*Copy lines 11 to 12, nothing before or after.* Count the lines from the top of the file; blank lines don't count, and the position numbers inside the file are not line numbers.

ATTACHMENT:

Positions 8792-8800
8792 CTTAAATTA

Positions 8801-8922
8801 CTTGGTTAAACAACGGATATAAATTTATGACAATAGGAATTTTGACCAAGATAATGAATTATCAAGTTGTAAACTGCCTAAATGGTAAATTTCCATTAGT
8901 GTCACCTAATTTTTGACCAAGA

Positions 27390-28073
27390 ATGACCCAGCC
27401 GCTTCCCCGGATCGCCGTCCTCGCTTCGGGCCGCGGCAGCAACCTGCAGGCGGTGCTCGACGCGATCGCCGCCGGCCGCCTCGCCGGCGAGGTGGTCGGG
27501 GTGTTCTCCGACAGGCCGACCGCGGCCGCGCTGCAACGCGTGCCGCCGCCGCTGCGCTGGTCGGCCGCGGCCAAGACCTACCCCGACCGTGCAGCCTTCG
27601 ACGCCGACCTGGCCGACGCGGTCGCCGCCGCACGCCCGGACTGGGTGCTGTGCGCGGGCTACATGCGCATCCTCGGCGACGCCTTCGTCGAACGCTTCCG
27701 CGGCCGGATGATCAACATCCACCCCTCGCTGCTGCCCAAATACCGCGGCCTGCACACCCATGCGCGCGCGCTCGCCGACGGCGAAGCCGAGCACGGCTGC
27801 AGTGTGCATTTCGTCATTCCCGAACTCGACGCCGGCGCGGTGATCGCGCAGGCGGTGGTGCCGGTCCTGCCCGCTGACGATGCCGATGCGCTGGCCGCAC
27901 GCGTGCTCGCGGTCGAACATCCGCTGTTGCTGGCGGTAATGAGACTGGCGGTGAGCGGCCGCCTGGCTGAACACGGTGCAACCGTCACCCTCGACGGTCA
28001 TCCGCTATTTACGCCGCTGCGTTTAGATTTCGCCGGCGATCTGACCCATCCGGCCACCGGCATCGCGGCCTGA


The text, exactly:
27701 CGGCCGGATGATCAACATCCACCCCTCGCTGCTGCCCAAATACCGCGGCCTGCACACCCATGCGCGCGCGCTCGCCGACGGCGAAGCCGAGCACGGCTGC
27801 AGTGTGCATTTCGTCATTCCCGAACTCGACGCCGGCGCGGTGATCGCGCAGGCGGTGGTGCCGGTCCTGCCCGCTGACGATGCCGATGCGCTGGCCGCAC